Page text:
Saturday, September 13, 2008

'Studies in African Rhythm' of Fred Onovwerosuoke on William Chapman Nyaho's CD 'ASA'

[ASA: Piano Music by Composers of African Descent; William Chapman Nyaho, piano; MSR Classics MS 1242 (2008); Fred Onovwerosuoke]

Eleven composers are represented on Dr. William Chapman Nyaho's expansive new CD, ASA: Piano Music by Composers of African Descent; MSR Classics MS 1242 (2008). The first six tracks of the recording are devoted to Studies in African Rhythm by Dr. Fred Onovwerosuoke. The liner notes read:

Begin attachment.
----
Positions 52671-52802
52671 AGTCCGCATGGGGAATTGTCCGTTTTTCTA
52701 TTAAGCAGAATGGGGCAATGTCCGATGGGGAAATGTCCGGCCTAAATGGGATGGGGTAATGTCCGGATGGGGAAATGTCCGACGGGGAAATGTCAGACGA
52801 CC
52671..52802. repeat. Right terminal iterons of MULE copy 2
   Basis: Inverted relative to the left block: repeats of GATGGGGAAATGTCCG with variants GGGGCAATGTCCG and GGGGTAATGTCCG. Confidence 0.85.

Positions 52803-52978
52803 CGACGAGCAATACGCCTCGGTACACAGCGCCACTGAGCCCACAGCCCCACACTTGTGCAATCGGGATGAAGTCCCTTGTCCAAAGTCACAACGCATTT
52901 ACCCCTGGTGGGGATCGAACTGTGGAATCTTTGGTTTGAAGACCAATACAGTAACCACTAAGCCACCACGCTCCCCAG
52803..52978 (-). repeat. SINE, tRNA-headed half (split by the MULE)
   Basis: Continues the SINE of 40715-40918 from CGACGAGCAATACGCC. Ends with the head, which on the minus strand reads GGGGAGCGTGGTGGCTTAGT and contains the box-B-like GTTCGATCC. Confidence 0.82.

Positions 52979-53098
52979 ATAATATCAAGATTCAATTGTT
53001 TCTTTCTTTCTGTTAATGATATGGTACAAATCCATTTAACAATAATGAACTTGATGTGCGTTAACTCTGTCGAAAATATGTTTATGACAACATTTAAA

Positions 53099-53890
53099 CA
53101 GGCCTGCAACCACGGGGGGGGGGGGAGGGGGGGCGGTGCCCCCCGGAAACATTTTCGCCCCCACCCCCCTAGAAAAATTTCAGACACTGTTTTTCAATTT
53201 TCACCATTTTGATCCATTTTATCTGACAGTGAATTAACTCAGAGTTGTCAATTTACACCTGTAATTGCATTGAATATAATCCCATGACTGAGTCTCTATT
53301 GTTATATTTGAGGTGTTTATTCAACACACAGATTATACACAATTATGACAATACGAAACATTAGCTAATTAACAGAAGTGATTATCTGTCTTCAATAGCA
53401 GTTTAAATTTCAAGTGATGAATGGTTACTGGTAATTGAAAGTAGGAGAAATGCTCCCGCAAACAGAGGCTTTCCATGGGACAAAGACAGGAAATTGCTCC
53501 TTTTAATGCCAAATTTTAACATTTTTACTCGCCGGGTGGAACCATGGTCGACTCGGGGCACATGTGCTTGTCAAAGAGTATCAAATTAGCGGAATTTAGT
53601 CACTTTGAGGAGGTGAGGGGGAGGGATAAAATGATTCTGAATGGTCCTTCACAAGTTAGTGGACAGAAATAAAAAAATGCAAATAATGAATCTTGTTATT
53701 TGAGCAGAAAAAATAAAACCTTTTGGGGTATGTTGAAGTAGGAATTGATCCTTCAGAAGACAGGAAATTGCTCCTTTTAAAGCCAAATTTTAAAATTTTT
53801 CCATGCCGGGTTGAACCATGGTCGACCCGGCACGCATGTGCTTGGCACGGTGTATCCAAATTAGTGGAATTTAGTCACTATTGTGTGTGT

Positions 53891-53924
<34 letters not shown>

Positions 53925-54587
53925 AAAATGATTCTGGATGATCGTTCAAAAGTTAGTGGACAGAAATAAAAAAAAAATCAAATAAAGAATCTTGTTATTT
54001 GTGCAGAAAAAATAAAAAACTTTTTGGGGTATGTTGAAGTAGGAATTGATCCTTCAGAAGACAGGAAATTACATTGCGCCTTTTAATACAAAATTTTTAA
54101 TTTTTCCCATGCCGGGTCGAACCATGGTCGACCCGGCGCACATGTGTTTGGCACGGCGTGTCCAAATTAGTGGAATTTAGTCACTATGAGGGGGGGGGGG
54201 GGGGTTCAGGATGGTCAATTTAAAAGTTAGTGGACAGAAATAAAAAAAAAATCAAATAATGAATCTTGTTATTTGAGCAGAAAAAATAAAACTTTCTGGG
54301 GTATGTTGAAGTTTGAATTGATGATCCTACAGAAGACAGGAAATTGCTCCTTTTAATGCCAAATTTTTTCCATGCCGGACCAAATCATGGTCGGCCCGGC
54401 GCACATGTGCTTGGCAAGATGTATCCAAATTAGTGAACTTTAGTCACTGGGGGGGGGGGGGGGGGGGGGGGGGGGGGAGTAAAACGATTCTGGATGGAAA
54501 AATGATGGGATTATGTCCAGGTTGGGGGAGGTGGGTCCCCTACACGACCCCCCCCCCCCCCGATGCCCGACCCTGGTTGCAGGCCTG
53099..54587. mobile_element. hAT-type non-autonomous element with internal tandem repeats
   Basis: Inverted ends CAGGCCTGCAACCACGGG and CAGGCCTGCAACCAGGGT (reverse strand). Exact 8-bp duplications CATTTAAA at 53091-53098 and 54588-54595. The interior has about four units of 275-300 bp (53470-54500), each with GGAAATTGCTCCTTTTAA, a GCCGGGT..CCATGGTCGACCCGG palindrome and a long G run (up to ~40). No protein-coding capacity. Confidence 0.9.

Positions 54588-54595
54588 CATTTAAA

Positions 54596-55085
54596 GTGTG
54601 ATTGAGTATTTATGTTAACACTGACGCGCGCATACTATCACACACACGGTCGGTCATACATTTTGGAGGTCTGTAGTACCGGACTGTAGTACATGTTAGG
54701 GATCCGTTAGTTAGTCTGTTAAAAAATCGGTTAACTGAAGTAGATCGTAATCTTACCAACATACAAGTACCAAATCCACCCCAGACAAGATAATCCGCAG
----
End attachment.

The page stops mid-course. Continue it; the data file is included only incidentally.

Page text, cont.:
Fred Onovwerosuoke (b. 1960) was born in Ghana to Nigerian parents. Although he received his first degrees in Electrical and Electronic engineering, he was self-taught in piano and violin and would later become a professional musician. He turned to composition in 1984 when he was invited to conduct the Terra Choral Group & Chamber Orchestra at the University of Ife, Ife-Ife, Nigeria. Onovwerosuoke has traveled extensively in Africa, and much of his music is influenced by his research on traditional African instruments like kora, gonje, kontingu, kraar and others. He is a devoted student of Africa's many harmonic languages and rhythm traditions, especially the music of the Forest and Sand peoples of central and northern South African regions. As he writes, “I see hidden across Africa a gold-mine of unlimited musical scales and modes, melodic and harmonic traditions, and, yes, rhythms – abundant yet largely untapped.” He has composed several works for orchestra and chamber music, choral music as well as for solo piano. The six studies for piano on this compact disc are taken from Onovwerosuoke's Twenty-Four Studies in African Rhythms. Each study is individually named by the dance or patterns they subtly imitate. Udje is based on an Urhobo (Nigeria) dance. Jali was fashioned from his years hanging out with kora playing griot friends from West Africa and kraar playing friends from the Abyssinian sub region of northeastern Africa. Okoye fuses a commonality found in some Edo (Nigeria) and Baganda (Uganda) polyrhythms. Iroro draws from the “trancelike” dances of the “River goddess” cults Onovwerosuoke observed across the West African coast. Ayevwiomo Dance 1 (dedicated to William Chapman Nyaho) draws from rhythmic traditions in Nigeria, Ghana and their shared characteristics elsewhere across Africa. Agbazda draws from the royal and funeral dances of the Ewe people (Nyaho's father's ethnic group) in Ghana across the Togo and Benin regions of West Africa. Onovwerosuoke maintains “my compositions are informed by my travels around the world, and each piece is harnessed and nurtured by an African sensibility that is unmistakeable and genuine.”

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